As one of the most vocal suppporters of fracking, Pat McCrory is pushing an issue that benefits a client of his law firm.

The Republican candidate for governor is a strategic policy consultant at Moore & Van Allen, a Charlotte firm that represents the N.C. Petroleum Council. The council is lobbying to implement fracking, a controversial practice for natural gas drilling, by commissioning a poll buttressing support and touting its benefits at public hearings, including the one Tuesday in Chapel Hill.

The connection is fueling Democrats and liberal groups concerns about whether McCrory is pushing the agenda of his private clients, especially given his campaign and access to top Republican legislative leaders. McCrory denies any coordination.

"He's championing their cause while running for  governor," said Walton Robinson, a state Democratic Party spokesman. "I'm assuming because he refuses to disclose anything to the people of North Carolina that he works directly or indirectly for this organization."

McCrory strikes cautious tone on economy, critcizes Perdue's fracking trip

Pat McCrory touted his private sector experience and tried to reassure a ballroom of commercial real estate developers Wednesday about the economy, saying that "hopefully you've seen the worst and things are starting to come back."

"Right now, North Carolina is going through a very tough time," McCrory said.

McCrory, the presumptive GOP nominee for governor, struck a less definitive tone than Democratic Gov. Bev Perdue, who recently declared "North Carolina is coming out of the recession; you can take it to the bank.”

DENR: Fracking is OK so long as safeguards are in place

State environmental regulators say fracking can be done safely so long as protections are in place. But more study is needed about the groundwater in places where the energy drilling method known as hydraulic fracturing might occur.

That’s the word from the study that the state Department of Environment and Natural Resources was required to conduct by a law passed last year by the General Assembly.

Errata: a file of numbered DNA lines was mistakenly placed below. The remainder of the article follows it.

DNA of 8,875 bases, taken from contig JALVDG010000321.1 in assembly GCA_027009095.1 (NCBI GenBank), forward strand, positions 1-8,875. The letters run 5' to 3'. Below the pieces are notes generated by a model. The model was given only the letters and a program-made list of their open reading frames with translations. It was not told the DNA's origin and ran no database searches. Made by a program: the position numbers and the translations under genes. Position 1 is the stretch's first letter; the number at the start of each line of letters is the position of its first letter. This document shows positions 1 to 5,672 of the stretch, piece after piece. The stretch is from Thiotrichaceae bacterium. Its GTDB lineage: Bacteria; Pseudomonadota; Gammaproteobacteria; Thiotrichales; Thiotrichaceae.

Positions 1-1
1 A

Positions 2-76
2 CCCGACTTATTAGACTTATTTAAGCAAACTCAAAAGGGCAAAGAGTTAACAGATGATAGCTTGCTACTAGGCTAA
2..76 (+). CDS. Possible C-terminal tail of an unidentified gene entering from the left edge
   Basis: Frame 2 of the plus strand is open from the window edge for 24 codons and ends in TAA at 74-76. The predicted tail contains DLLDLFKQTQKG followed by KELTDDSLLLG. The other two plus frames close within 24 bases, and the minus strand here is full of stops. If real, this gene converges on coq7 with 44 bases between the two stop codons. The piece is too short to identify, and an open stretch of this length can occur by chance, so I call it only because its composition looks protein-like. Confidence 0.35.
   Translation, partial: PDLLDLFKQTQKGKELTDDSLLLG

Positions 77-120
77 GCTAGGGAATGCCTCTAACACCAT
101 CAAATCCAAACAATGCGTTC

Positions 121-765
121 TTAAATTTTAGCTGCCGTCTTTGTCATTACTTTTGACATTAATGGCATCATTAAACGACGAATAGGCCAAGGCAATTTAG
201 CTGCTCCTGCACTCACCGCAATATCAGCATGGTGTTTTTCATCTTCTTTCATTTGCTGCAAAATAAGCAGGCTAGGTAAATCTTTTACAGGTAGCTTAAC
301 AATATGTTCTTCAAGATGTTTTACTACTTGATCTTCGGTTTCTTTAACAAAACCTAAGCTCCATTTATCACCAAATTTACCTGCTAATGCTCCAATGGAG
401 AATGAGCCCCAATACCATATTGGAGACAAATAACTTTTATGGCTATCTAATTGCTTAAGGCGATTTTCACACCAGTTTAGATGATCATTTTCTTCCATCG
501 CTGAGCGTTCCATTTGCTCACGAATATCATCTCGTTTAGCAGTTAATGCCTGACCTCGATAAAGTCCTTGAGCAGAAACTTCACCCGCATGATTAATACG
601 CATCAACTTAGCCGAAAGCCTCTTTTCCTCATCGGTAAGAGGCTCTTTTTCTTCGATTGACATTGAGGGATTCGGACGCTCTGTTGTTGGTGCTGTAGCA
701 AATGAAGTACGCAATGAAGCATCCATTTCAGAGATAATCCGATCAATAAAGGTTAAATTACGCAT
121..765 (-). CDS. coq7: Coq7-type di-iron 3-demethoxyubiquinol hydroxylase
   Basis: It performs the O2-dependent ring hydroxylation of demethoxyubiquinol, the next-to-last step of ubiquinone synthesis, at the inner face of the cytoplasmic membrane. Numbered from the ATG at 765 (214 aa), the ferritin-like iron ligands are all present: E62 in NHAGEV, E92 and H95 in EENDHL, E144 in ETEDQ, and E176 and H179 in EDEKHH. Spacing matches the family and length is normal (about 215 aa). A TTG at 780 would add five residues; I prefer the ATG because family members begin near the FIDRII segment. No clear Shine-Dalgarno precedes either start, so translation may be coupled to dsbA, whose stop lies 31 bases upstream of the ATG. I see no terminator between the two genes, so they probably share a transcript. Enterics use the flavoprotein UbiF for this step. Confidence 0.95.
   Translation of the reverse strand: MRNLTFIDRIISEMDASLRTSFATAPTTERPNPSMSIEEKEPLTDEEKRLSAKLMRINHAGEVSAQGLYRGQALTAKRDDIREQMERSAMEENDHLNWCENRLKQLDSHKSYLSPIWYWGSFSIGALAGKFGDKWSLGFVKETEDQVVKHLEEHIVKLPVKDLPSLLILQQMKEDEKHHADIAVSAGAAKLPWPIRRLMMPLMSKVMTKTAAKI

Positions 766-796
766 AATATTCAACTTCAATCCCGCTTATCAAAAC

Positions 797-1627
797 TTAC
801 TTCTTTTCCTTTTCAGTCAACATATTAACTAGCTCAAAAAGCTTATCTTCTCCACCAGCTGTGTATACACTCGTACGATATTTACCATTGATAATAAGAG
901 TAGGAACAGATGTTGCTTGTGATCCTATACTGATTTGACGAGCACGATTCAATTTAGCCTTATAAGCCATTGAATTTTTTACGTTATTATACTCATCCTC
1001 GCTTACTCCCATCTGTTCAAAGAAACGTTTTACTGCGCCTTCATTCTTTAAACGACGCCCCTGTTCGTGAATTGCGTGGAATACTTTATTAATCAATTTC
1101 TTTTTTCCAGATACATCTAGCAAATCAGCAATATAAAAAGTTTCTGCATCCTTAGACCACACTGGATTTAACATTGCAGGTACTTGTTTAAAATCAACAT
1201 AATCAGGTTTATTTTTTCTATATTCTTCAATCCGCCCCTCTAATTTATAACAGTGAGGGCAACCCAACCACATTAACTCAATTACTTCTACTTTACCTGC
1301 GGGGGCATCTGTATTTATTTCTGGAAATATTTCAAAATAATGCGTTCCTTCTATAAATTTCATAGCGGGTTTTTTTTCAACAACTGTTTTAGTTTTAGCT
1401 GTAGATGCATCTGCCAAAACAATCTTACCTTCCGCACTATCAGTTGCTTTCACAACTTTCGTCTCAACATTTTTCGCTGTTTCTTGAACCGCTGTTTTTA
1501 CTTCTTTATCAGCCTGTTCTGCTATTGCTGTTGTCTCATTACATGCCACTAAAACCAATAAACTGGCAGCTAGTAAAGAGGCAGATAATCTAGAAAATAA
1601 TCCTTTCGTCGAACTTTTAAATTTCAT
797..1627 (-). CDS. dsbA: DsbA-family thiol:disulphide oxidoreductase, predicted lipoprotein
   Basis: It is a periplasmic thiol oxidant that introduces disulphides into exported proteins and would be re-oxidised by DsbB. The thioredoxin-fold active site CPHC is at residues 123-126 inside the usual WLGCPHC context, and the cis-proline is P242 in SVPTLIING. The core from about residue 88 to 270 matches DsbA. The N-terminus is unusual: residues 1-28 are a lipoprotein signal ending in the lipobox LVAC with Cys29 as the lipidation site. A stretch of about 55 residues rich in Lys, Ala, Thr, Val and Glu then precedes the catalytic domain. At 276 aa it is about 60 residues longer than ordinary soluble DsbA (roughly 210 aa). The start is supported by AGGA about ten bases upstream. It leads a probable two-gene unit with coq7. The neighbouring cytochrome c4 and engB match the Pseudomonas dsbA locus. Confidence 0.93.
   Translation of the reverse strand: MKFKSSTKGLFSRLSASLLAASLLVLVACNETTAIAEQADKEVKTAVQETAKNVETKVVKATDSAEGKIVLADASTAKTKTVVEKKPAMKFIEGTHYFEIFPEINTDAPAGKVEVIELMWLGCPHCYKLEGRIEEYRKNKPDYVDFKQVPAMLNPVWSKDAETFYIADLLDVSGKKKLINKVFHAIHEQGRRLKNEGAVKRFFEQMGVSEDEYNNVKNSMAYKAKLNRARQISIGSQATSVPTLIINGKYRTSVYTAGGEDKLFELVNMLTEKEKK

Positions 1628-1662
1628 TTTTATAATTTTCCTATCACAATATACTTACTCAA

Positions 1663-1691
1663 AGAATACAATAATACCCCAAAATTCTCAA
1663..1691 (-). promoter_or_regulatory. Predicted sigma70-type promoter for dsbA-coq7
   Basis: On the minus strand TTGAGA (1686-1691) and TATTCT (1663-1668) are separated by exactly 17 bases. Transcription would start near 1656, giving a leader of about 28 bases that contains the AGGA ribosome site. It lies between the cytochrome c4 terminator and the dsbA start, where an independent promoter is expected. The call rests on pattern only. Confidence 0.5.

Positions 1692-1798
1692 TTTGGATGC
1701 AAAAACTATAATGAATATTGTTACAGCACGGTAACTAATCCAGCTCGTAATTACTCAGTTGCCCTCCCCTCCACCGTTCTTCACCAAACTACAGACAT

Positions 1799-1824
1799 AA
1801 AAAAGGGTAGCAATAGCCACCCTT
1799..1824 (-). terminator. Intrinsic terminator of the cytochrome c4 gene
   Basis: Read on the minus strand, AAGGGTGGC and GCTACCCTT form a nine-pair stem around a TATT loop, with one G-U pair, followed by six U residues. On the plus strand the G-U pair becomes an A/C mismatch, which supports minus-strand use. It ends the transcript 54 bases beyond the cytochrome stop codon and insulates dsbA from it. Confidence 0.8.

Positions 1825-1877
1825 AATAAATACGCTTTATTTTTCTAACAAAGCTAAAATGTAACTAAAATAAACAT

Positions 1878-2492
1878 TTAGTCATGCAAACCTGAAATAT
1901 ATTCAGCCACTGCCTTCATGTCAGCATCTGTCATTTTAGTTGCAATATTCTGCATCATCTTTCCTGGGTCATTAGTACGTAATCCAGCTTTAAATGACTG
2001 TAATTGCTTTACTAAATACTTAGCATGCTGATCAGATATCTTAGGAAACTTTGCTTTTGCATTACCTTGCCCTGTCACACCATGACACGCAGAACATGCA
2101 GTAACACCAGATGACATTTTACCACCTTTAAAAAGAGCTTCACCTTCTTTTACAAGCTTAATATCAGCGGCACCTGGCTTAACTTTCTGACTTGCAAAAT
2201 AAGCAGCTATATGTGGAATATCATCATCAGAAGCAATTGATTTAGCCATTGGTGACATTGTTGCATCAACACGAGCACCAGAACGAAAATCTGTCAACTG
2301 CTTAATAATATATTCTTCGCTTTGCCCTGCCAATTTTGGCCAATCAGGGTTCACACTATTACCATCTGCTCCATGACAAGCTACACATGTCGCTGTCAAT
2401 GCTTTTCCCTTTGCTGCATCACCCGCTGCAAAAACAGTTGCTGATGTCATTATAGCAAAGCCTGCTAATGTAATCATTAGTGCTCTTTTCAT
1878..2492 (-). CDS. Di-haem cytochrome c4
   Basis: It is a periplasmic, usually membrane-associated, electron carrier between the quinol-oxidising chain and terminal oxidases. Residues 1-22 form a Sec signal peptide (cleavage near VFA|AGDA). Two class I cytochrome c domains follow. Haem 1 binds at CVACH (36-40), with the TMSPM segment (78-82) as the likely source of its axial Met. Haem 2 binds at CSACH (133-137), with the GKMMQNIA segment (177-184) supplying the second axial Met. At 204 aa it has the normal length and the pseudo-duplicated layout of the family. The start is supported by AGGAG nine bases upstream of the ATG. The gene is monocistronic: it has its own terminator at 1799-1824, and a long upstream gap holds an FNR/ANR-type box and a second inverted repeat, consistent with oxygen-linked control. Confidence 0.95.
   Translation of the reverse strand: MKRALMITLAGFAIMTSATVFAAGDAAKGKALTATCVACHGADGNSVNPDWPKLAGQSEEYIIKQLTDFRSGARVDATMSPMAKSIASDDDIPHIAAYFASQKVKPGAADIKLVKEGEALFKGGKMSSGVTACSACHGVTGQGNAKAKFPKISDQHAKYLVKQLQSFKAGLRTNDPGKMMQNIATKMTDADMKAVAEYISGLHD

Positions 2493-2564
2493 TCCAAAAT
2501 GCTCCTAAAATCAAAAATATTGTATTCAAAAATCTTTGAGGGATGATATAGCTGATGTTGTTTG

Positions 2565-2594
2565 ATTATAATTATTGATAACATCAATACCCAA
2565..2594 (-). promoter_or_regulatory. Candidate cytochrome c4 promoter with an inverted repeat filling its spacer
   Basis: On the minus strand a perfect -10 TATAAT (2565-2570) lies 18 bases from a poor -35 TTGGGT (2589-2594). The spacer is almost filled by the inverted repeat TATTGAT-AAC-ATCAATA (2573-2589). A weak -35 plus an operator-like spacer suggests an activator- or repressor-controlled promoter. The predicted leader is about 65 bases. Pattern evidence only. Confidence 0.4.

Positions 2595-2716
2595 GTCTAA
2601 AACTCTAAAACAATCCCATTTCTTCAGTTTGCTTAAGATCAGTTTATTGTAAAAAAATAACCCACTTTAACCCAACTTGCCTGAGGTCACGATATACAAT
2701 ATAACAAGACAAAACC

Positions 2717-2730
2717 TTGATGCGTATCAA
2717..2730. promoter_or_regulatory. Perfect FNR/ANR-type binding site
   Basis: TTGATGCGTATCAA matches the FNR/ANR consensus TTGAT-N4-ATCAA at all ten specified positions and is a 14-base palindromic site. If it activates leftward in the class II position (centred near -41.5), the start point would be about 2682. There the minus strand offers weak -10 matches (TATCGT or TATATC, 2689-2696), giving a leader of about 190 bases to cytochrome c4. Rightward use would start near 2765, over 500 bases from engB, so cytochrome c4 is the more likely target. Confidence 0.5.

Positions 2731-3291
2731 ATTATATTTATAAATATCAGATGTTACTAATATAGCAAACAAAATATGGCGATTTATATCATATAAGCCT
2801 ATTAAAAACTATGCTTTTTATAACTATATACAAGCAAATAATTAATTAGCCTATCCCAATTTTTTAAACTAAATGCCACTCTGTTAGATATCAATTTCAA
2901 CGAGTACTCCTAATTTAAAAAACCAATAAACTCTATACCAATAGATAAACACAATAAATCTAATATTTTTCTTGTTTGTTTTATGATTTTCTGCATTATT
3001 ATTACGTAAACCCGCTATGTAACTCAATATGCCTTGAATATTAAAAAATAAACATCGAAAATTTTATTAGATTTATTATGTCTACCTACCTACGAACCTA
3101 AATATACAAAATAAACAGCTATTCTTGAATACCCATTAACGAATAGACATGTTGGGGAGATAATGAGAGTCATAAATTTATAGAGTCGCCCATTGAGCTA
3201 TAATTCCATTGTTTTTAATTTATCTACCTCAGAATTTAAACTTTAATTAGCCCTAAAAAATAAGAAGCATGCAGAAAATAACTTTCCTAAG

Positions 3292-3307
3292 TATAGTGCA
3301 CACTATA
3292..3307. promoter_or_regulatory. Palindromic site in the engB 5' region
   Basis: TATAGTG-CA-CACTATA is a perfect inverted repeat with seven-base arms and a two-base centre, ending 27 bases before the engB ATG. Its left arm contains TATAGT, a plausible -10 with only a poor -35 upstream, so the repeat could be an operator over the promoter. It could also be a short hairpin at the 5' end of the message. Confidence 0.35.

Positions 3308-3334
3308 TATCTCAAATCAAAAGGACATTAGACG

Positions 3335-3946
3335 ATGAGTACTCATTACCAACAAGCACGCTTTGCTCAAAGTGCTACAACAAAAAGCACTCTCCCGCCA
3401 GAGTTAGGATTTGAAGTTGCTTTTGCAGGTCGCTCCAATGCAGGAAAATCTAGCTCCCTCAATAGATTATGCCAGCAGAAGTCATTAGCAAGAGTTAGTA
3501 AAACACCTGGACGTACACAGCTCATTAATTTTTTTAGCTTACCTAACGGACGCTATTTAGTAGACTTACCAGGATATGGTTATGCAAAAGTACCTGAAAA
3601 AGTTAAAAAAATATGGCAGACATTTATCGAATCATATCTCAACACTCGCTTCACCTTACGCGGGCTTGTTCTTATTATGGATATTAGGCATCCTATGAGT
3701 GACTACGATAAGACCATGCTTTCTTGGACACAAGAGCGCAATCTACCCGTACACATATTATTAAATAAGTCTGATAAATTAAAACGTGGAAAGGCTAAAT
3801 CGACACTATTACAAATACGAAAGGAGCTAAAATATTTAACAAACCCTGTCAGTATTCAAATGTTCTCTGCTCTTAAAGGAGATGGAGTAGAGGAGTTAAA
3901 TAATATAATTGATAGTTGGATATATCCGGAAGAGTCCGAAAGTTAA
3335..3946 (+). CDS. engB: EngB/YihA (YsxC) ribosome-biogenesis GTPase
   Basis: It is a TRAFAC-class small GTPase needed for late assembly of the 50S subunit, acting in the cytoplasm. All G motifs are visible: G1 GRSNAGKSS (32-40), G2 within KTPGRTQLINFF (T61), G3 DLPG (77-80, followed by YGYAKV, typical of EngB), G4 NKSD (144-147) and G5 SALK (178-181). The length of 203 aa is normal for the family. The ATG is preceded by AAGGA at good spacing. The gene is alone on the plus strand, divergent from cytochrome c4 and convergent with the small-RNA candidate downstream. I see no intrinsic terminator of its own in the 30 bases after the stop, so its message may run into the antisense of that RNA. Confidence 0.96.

The report, issued this afternoon, includes numerous recommendations that should go into effect before any horizontal drilling is done.

The big recommendation is requiring companies to disclose the chemicals used in the fracking process, and make that information public except for trade secrets. The chemical content of the process has been a major concern in other states. North Carolina currently does not permit fracking.

Highlights of other recommendations include: oil and gas operators should have state-approved plans that limit the amount of water that can be withdrawn, improve current well construction standards, make sure first-responders are prepared to deal with explosions or other emergencies, and determining clear lines of regulatory authority.

The report is considered to be a draft and will be discussed in a series of public hearings. The report is available online at

Limbaugh says Perdue showed Dracula the cross with fracking comments

Rush Limbaugh discussed Gov. Bev Perdue's apparent support of fracking, calling her action the equivalent of "showing Dracula the cross."

The Dracula in this scenario are liberal groups and environmentalists. A coalition of environmental groups issued a statement Thursday saying, "Perdue should be ashamed ashamed of her ill-conceived secret visit to Pennsylvania only to tour gas extraction operations, as well as her recent statements to the media that 'fracking can be done safely' and that it can 'help America and North Carolina be globally competitive.'"

"To say these things just as her agency gets ready to release its official study and before the public has had a chance to review and comment on it is completely irresponsible," said Hope Taylor of Clean Water for NC, a group opposed to fracking. "This flies in the face of a growing body of information about state regulatory failures and the science pointing to water and air contamination and health damage associated with gas operations."

The amazing part is how the language fits in with Republican messaging, which coined the "secret trip" description. To listen to Limbaugh's remarks about Perdue, click here. Oh, and when he's talking about "Dumpling" ... he's referring to Perdue.

On fracking: Faison opposed, Dalton and Etheridge support with caution

UPDATED: Gov. Bev Perdue's move Wednesday toward fracking is putting the Democratic candidates vying to replace her on the spot. 

Read more about the candidates' positions below.